“We hold people back when we say, ‘No, you need this money. You can’t do it on your own.’”
– Kansas Department of Children and Families Secretary Phyllis Gilmore, explaining the decision to reinstate SNAP work requirements
Congress returns on Monday for the first of only 9 legislative days in September. Although both chambers have recently focused most of their attention on the President’s request to authorize military force in Syria, the Farm Bill has not been forgotten. House Republican Whip Kevin McCarthy (R-CA) circulated a memo to the Republican conference last week regarding Majority Leader Eric Cantor’s SNAP reform bill, the Nutrition Reform and Work Opportunity Act. Rep. McCarthy’s memo confirmed that the bill contains a $40 billion cut to the SNAP program, as expected, and will be voted on this month. Meanwhile, in preparation for the ensuing clash over SNAP funding, hunger advocates galvanized around a study released by the USDA this week, which demonstrated that 14.5% of American households are food insecure.
From a Wider Lens (How we got here):
·House Republican Whip Kevin McCarthy (R-CA) circulated a memo to his Republican colleagues regarding the Nutrition Reform and Work Opportunity Act. The draft bill has been sent to the Congressional Budget Office to be scored. -- the bill’s major elements ; background
- Wednesday, September 3: The U.S. Department of Agriculture released a study titled “Household Food Security in the United States in 2012.” -- summary and study via USDA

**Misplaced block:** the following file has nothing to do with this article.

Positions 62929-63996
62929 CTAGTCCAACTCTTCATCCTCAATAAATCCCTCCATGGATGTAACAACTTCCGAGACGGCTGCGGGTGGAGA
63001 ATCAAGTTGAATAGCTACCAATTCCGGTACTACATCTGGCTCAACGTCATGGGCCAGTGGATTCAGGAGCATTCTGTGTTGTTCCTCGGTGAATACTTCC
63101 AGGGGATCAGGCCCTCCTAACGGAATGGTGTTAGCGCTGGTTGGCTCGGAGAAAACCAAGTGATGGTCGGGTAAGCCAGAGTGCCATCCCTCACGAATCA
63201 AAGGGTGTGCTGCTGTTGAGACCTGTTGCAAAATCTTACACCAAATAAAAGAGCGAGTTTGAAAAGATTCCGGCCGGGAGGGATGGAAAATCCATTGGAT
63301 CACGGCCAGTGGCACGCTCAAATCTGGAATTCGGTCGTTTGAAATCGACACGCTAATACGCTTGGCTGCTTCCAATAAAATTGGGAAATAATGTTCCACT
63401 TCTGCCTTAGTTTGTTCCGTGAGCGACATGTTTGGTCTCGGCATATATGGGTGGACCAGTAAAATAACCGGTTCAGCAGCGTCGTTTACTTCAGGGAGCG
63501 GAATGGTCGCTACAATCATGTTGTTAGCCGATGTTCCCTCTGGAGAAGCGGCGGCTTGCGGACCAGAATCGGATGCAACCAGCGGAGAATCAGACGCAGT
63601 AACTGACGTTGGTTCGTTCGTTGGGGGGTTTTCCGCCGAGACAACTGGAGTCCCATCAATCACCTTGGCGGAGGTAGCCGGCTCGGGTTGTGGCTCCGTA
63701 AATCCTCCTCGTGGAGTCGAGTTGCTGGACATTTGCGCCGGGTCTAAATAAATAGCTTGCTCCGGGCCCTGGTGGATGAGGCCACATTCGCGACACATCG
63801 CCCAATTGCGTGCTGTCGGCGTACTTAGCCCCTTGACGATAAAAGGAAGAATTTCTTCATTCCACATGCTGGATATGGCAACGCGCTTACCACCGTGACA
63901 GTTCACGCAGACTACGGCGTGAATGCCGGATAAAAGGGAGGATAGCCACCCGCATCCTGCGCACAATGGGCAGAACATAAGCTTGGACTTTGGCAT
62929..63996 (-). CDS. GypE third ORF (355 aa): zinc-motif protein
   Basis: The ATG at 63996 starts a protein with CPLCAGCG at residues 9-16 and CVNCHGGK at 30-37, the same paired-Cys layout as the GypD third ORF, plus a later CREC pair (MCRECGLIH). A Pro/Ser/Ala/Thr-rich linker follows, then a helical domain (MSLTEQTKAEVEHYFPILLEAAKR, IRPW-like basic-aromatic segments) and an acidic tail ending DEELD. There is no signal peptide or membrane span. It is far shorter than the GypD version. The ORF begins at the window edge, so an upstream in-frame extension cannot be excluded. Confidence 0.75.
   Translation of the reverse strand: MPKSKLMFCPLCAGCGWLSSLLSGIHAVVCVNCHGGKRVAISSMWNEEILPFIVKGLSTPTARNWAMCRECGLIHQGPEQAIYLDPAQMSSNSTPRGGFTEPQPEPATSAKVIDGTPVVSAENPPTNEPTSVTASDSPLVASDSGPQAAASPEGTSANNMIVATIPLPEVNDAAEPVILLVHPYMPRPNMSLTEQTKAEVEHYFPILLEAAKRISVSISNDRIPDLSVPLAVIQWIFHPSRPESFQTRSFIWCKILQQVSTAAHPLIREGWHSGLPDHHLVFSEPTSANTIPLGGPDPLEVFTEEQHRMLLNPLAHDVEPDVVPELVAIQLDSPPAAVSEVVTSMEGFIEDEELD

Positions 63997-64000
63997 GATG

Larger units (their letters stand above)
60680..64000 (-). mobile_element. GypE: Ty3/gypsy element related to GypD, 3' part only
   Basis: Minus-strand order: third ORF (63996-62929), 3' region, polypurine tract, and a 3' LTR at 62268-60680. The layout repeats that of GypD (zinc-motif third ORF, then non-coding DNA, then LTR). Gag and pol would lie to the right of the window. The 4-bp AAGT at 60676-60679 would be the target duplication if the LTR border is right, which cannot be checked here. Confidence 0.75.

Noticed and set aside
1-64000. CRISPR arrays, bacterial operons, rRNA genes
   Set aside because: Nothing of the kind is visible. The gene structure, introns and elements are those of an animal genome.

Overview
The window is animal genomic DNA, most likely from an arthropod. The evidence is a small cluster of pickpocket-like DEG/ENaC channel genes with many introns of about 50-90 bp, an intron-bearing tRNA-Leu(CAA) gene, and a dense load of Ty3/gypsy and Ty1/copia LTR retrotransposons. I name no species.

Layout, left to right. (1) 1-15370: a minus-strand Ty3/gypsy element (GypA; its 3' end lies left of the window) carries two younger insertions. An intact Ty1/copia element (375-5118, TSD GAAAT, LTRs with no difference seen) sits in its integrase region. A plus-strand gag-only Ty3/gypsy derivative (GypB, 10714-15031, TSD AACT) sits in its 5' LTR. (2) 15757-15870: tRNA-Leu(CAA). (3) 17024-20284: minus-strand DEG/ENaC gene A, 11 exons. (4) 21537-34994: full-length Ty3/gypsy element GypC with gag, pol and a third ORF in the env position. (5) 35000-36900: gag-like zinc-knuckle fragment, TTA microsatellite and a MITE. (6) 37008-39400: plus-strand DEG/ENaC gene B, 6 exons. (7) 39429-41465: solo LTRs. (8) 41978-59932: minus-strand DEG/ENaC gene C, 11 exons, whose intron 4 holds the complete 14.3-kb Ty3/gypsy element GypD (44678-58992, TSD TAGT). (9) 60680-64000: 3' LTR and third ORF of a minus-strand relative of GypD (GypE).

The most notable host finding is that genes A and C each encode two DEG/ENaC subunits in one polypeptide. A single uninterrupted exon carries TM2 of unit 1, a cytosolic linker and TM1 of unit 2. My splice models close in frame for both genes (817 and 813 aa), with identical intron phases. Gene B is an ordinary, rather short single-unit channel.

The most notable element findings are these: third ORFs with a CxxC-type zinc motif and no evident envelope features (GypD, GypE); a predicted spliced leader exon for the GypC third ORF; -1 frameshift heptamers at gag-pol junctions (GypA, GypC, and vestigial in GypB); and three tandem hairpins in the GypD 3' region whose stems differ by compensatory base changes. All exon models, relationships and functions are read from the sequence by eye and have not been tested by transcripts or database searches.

- The Food Research and Action Center (FRAC)’s reaction: “Congress needs to stop a bidding war over how much to cut from the Supplemental Nutrition Assistance Program (SNAP) and other low-income programs and start acting on what is going to help struggling, hungry families. And the first step is for Congress to pass a Farm Bill that doesn’t cut SNAP.” -- via FRAC
- Rep. Rosa DeLauro (D-CT)’s reaction: “This is no way for the wealthiest country in the world to behave.”
- The Center on Budget and Policy Priorities’ reaction: “By ending or cutting food assistance for the most vulnerable Americans, the House Republican leadership proposal would inevitably mean more severe hardship across America.”
- Wednesday, September 3: The Kansas Department for Children and Families announced that it would not seek to renew a federal waiver that relaxes work requirements for SNAP recipients. Up to 20,000 SNAP recipients are expected to lose their benefits due to the change. Delaware, New Hampshire, Vermont, Wyoming, and Utah have also decided not to renew the waiver. -- more information via The Kansas City Star
The “Weekly SNAPshot” briefly recaps key developments related to the Supplemental Nutrition Assistance Program through a timeline summary of the week. For additional insights about likely policy developments, please feel free to contact Dana Weekes at 202-457-6307 or email@example.com or Melanie Goggins at 202-457-5649 or firstname.lastname@example.org.